As part of the agreement, TicketsNow, owned by Ticketmaster, will also close 100 websites that tricked customers into believing that they were purchasing directly from the concert venue.
Though the $50,000 fine is relatively small (perhaps convenience fees will triple it), the biggest win is for consumers. Illinois Attorney General Lisa Madigan stated, "This agreement will substantially impact how the TicketsNow online brokers market popular event tickets so that consumers clearly understand that they are making purchases from a ticket reseller at marked-up rates."
Making a purchase from one of these deceptive websites is easier than you'd imagine, especially since Ticketmaster used to direct consumers to TicketsNow before reaching a settlement with the New Jersey Attorney General earlier this year.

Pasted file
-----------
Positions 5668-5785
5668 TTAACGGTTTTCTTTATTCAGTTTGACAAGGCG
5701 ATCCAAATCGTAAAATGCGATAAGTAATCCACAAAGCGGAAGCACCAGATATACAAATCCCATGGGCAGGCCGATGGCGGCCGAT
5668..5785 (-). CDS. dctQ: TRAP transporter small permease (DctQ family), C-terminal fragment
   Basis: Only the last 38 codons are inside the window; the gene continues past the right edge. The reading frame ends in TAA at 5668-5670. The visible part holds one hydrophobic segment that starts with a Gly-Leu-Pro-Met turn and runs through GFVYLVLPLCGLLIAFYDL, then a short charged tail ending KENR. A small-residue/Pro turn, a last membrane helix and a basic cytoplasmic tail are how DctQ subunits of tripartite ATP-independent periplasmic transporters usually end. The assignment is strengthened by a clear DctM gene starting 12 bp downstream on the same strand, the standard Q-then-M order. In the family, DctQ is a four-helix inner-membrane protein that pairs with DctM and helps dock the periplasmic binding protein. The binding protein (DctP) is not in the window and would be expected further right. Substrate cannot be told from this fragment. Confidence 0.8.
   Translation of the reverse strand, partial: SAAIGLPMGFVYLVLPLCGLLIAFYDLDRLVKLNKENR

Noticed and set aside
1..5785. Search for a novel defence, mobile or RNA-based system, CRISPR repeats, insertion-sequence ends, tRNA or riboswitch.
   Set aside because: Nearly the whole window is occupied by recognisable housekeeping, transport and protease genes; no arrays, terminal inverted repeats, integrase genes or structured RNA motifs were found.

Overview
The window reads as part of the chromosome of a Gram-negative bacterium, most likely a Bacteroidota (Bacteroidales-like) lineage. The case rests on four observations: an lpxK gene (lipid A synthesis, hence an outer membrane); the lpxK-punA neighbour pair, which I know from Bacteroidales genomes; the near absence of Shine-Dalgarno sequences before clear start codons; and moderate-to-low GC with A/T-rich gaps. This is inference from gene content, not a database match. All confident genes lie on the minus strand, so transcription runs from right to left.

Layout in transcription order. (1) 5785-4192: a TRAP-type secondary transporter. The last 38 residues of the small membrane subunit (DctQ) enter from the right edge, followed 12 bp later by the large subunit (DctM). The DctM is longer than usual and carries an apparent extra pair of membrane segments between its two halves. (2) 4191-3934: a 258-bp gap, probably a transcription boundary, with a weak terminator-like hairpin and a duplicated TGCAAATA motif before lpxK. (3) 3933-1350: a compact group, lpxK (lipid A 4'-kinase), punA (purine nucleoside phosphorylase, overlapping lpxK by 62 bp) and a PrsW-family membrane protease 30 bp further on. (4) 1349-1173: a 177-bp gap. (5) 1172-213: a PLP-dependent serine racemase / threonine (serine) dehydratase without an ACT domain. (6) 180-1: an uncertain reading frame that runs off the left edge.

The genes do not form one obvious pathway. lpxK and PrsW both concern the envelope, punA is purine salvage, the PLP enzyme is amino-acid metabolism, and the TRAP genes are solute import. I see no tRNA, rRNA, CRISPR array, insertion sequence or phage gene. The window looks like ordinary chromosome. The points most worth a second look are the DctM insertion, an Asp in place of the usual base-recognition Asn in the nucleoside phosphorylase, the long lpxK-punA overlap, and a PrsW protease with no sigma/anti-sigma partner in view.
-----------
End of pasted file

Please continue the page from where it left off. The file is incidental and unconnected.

Before that change, my parents were duped into paying more than double the face value for Lion King tickets at a site similar to TicketsNow. They only found out about the huge price difference when the tickets arrived and it was clear that they were for the cheapest seats to the show; which were still available at their face value from Ticketmaster and the venue.
While many consumers will still express concerns over the various fees that Ticketmaster charges and its merger with LiveNation; this agreement will save concertgoers a lot of cash going forward -- which can then be spent on really cool t-shirts.
Via The Consumerist